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Thinking creatively about careers

Learning about careers can be daunting when students first start out.

How can we help them broaden their perspective whilst avoiding overwhelm?

One way in is to write out a list of the career areas a student is most interested in and look at them altogether. This can give them clues that would otherwise be hidden. Can they see anything that links these areas?

Are they all about business? Creative? About the physical sciences? Perhaps they all involve helping people in some way. The nature of these links can suggest other pathways.

Look for unexpected combinations

What happens if they write each career area out on a separate piece of paper and move them around into groups and pairs?  Can they spot unexpected combinations? Could you help them to think of some roles that might combine two areas they are interested in? Some of the world’s most meaningful and interesting work is done at the intersections between career areas. Engineers worked closely with medical staff during the Covid-19 pandemic to design life-saving equipment urgently. Researchers in biopsychology discovered structural changes in the brain over time for those who meditate regularly.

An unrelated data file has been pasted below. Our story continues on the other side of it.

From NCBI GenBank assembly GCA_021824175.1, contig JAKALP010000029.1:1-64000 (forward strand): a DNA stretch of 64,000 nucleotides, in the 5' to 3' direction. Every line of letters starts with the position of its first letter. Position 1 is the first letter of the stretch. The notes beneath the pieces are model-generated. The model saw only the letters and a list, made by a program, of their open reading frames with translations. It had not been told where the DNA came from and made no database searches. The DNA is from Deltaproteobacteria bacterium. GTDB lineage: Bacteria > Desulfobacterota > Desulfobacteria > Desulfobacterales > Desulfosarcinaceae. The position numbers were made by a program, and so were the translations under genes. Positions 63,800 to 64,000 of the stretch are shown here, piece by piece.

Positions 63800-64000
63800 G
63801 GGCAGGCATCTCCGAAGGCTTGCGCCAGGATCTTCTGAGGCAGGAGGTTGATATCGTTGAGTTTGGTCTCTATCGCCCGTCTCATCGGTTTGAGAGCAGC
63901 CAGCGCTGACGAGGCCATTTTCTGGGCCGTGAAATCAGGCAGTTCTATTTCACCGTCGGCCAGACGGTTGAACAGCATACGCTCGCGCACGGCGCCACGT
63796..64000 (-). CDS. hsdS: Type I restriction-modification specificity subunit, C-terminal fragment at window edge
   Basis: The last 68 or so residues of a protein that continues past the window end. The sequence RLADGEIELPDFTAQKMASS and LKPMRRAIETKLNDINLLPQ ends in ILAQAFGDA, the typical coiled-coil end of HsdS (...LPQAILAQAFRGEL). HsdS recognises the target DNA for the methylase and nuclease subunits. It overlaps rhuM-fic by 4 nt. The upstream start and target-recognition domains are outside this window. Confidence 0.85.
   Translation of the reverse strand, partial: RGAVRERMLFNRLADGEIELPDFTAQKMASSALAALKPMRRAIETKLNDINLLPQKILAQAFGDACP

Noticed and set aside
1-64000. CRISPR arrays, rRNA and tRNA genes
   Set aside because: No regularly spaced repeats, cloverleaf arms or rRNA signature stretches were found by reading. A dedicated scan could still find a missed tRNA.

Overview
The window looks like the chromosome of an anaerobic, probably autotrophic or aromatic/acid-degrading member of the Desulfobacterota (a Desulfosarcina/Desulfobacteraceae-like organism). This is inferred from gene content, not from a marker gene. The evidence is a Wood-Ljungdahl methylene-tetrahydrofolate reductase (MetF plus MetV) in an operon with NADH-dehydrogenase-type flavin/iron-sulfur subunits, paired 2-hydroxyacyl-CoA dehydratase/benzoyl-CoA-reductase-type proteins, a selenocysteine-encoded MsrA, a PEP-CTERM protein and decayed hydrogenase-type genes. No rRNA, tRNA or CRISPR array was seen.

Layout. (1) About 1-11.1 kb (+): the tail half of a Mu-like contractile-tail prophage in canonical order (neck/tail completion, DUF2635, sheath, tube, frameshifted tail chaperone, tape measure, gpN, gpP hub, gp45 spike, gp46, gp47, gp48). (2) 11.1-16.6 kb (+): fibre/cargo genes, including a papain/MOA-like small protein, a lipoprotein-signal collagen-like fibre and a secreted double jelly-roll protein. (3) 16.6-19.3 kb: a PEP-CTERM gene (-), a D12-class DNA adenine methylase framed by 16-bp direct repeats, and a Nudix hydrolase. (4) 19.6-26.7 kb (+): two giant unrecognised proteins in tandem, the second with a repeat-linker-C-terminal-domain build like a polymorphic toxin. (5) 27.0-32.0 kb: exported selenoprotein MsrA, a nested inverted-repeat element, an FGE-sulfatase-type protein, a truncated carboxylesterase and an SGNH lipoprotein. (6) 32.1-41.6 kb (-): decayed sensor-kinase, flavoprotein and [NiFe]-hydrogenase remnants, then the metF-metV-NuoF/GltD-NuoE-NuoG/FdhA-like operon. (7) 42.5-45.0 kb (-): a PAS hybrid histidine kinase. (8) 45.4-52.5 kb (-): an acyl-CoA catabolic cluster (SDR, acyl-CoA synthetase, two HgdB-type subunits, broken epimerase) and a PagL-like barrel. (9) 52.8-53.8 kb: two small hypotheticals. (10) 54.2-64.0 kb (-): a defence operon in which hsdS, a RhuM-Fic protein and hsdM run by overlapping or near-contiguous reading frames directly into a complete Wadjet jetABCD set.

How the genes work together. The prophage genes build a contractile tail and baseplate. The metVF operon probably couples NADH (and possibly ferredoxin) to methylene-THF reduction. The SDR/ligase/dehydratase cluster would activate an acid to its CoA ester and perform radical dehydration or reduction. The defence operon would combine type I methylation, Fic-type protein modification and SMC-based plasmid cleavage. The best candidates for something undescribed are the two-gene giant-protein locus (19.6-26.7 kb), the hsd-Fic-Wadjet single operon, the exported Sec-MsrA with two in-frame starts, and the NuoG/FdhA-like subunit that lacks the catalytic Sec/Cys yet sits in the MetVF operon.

Studying careers from this perspective can open up fresh lines of enquiry and pique students’ curiosity. They might love restaurants, but know they don’t want to work in one. They might like media, but journalism isn’t right for them. But public relations for restaurants on the other hand, could work very well indeed…

Our reports start off with a chart of a student’s initial interest in over 50 career areas. Spotting higher-order connections is therefore very straightforward even for students who are just beginning to learn this skill. To take a look at one, please get in touch with the team or book an intro call.


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